It seems like a man in the middle attack could be performed in a Lightning Network.

Let's say A opens a channel with B. If A manages to control all the connects B has to the bitcoin network (becoming a man in the middle), A can prevent B's attempts to propagate or publish refund transactions. In this case, A can send some money through B to another address A controls, then publish the original balance transactions. If A can continue to MITM B for the 10 days (or whatever) it takes for that transaction to go through, A would have successfully stolen all the funds A was able to convince B to transfer.

B could potentially become aware that either the blockchain data he's getting isn't valid or simply become aware the balance transaction has been published, but if he can't get on the bitcoin network to publish the refund, he's screwed.

Is this scenario possible?

1 Answer 1


Such an attack is not limited to just Lightning; it could happen with just normal transactions and normal Bitcoin usage. However performing such an attack is very expensive and unlikely. It would require A to control as much hashrate as the entire network has. Otherwise blocks will come slowly for B and eventually warn him if too few blocks are received within a given time frame. Furthermore, if blocks were invalid, B will ban A's nodes and find other nodes to connect to. A would also have to control B's internet connection in order to prevent him from connecting to other people and opening channels with people other than A.

Lastly, the lightning network has a minimum balance requirement (minimum must be kept for both parties after it has been met, but both parties do not need to start with the minimum in the channel) so B would not lose all of his money. There is also currently a maximum amount that can be put in a channel so not a lot of money is risked.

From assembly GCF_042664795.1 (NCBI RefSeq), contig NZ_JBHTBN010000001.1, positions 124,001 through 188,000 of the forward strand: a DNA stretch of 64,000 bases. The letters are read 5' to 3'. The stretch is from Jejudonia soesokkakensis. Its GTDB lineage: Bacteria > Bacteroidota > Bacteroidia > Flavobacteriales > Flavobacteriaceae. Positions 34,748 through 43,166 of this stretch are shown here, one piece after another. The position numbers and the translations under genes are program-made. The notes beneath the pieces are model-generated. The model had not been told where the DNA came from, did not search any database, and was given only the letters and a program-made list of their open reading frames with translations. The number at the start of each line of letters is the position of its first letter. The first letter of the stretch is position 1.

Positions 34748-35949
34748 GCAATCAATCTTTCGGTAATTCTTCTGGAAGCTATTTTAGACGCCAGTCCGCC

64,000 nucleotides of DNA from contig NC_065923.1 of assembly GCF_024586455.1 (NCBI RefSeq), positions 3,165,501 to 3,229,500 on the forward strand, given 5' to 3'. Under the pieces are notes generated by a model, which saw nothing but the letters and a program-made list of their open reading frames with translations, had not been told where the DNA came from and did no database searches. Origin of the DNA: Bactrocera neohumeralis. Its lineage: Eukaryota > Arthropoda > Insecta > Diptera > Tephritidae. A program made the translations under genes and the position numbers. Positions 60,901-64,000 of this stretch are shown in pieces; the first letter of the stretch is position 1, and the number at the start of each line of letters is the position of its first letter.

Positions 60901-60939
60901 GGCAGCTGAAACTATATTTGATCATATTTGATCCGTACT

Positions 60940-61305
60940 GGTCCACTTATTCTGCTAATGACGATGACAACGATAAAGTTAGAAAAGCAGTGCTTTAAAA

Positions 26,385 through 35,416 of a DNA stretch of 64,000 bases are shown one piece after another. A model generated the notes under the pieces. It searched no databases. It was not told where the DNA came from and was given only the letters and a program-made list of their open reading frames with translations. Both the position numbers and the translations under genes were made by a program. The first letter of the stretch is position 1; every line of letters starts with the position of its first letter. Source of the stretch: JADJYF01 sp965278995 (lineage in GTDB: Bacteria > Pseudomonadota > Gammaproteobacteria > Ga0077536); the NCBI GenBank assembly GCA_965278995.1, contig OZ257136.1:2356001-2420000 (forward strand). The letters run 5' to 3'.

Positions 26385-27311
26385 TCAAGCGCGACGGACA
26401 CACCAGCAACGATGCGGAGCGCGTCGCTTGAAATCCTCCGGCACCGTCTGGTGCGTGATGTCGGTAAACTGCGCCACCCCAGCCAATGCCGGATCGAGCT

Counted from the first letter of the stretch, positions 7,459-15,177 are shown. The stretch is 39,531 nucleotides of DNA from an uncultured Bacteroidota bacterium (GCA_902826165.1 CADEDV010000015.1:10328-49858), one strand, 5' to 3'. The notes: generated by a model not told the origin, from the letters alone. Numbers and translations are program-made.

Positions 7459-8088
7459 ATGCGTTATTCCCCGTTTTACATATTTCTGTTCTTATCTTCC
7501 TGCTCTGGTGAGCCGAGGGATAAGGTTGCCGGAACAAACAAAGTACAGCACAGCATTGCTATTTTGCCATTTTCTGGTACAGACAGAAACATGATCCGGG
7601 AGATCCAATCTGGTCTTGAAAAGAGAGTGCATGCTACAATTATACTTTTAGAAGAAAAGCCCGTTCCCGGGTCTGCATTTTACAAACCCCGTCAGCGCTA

• Well, a large attacker A could trick B into accepting an already-spent transaction (ie a double spend), but couldn't actively steal any of B's bitcoins. So I don't think its true that this kind of attack is possible on pure Bitcoin. But it sounds like what you're saying i essentially, "yes, an attacker like this could steal up to the amount of bitcoins committed to the channel". Is that right?
    – B T
    Jun 18, 2017 at 3:50
  • Yes. I think this attack would work in theory, but in practice, it would basically be impossible, or at the very least, be prohibitively expensive to do for a very very small reward.
    – Ava Chow
    Jun 18, 2017 at 4:30
  • I understand that surrounding someone's network with MITM isn't trivial. But could you elaborate what makes this basically impossible, or what about it would be inherently expensive?
    – B T
    Jun 18, 2017 at 5:17
  • In order for A to attack B, A needs to fully control B's internet connection. Otherwise B will be able to make a connection to another node and get the actual blockchain. That in itself is pretty hard to do. Then, if you were to get that somehow, you would need to be able to mine blocks at the same difficulty and rate that the network currently does. In order to do that, you have to have the same hashrate as the network, otherwise B's full node will warn him that blocks are too slow. That is prohibitively expensive.
    – Ava Chow
    Jun 18, 2017 at 5:33
  • Ok, yes, if we're talking about the blockchain I agree. But this question is about the lightning network, not the blockchain.
    – B T
    Jun 18, 2017 at 6:04

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